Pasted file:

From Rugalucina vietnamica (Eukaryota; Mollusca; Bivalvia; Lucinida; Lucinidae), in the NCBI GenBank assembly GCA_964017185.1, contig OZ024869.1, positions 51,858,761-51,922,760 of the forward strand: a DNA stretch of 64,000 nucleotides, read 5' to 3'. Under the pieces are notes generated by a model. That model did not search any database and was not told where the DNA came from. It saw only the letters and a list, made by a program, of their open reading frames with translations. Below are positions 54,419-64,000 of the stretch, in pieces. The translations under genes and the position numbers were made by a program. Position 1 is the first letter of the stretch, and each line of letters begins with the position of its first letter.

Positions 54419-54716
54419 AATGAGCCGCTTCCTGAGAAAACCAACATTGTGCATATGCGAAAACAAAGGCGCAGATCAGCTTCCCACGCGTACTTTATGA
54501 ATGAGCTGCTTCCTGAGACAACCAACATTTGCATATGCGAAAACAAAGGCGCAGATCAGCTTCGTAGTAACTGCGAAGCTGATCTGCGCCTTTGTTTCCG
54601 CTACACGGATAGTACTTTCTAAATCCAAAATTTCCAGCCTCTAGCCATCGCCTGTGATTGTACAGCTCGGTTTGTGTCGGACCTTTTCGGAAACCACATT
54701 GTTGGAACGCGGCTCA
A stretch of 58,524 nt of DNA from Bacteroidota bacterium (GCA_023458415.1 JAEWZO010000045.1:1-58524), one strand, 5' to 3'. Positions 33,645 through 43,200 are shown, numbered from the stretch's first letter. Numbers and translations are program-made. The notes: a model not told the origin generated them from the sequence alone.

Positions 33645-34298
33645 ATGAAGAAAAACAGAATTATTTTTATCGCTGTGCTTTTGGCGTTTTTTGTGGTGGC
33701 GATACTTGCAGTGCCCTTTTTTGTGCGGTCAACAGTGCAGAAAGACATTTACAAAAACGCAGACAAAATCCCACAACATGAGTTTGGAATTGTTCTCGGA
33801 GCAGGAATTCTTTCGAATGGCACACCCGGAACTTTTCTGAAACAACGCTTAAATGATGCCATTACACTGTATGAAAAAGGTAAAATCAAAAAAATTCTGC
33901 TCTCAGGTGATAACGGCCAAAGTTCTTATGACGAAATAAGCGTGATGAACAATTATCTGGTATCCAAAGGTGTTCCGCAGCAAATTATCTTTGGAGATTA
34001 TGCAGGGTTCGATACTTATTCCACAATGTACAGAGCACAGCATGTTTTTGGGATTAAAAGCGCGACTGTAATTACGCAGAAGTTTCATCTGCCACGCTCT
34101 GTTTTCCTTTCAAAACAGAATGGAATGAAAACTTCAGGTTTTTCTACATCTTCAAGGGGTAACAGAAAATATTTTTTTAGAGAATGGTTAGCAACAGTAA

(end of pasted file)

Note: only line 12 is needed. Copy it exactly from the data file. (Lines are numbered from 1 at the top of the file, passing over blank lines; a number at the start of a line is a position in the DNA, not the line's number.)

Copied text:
33901 TCTCAGGTGATAACGGCCAAAGTTCTTATGACGAAATAAGCGTGATGAACAATTATCTGGTATCCAAAGGTGTTCCGCAGCAAATTATCTTTGGAGATTA